PaliHi’s Girls Basketball Coach Danielle Foley Remains Optimistic

By Sue Pascoe
Photos by Lesly Hall Photography

Danielle Foley was handed the girls basketball head coach position the first day of school in August.

She replaced Torino Johnson, who resigned to become assistant coach at Cal State Los Angeles under Cheryl Miller. During his 10-year tenure at PaliHi, he had been voted L.A. City Coach of the Year three times and had been named State Division 1 Coach of the Year by Cal-Hi Sports.

Often in high school when a well-respected coach leaves, so do top players, who are recruited to private schools. Not only were seven of last year’s varsity players seniors, but two of PaliHi’s top players left to attend private schools.

Foley started the season with only one player who had varsity experience, sophomore Jane Nwaba, and a team of five freshmen, three sophomores and two juniors.

Coach Danielle Foley

“I would have loved to have some of the returners, but I have almost a brand-new team,” Foley said last week and, “all of our JV players are brand new to the school.”

Foley understands why athletes leave, because when she played shooting guard in high school, “I had the same situation when a new coach came in after playing a few years,” she said. “It’s hard.”

With starter Nwaba, the team was starting to pull together (they were 2-2 in league through January 19), but the talented athlete, who averaged 18 points per game, dislocated a finger after the win against Hamilton and may be out for the rest of the season.

“I don’t think we have one player on the floor now that’s ever played varsity before,” Foley said noting that the Dolphins didn’t try to rely on one player, but she had been able to count on Nwaba to play 32 minutes. “She did so many different things.

“They’re learning to play without her,” Foley said. “It’s a good experience. We’re trying to get better every game and improving on the court.”

Freshman Ivy Scott goes for a layup.

With an inexperienced team, Foley is also working with the girls on mental game. “We need to get better about how we respond to each other and respond to our frustrations,” she said.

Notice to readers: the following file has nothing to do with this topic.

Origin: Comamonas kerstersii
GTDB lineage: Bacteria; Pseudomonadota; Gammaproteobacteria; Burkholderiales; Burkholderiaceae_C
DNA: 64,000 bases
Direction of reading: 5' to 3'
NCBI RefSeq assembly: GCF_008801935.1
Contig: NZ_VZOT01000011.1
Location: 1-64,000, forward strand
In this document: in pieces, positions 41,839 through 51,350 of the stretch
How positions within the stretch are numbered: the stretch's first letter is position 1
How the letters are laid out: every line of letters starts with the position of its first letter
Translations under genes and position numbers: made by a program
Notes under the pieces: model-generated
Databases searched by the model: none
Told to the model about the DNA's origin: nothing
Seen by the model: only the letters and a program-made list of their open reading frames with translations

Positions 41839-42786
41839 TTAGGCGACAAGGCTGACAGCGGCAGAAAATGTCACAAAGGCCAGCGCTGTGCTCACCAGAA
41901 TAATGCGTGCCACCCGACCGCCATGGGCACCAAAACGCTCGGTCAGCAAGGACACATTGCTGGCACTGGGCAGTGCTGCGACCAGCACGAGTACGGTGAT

Foley who grew up in West Palm Beach, Florida, graduated from Azusa Pacific University in 2007 with a degree in Bible studies. She initially went to Sacramento for graduate school, but after a year moved back to Florida so she could coach at her old high school, Kings Academy.

She received a master’s degree in secondary education online and then was offered a graduate assistant/coaching position at Dakota Wesleyan in Mitchell, South Dakota. All of the college’s games were in the Corn Palace. “I enjoyed it,” she said, “but I didn’t like the cold.” But, when she left she had another degree, a master’s in administrative policy.

Freshman Alexis Pettis shoots for two.

Foley came back to Azusa, where she coached for three years at the college, but “I decided I wanted to go back to high school.” At one point, Foley had worked at Fitness by the Sea, the summer camp held at Lifeguard Tower 15, and a family offered her a nanny position. “The kids attended Palisades Elementary, so I started substituting at PaliHi,” she said. When P.E. teacher Amanda Campbell went out on maternity leave last spring, the school asked Foley to fill in. “I enjoyed being here and I wanted to stay,” said the Crenshaw resident.

When Mystic Thompson in the P.E. Department was promoted to dean last spring, this created an opening and Foley was hired full-time.

She had planned to look around to find a coaching position at another school, but when Johnson resigned, the school came to Foley first and asked if she would be interested.

Now as she works with a largely inexperienced team, it is about “trying to build the program and lay the foundation for next year,” Foley said. “We have some great kids and if they stick together they will be really good.”

The Dolphins play at Westchester tonight and are home against University on February 9 at 4:30 p.m. Fairfax is leading the league (9-0) and Westchester is second (7-2). PaliHi is currently fifth (2-5) ahead of University and LACES.

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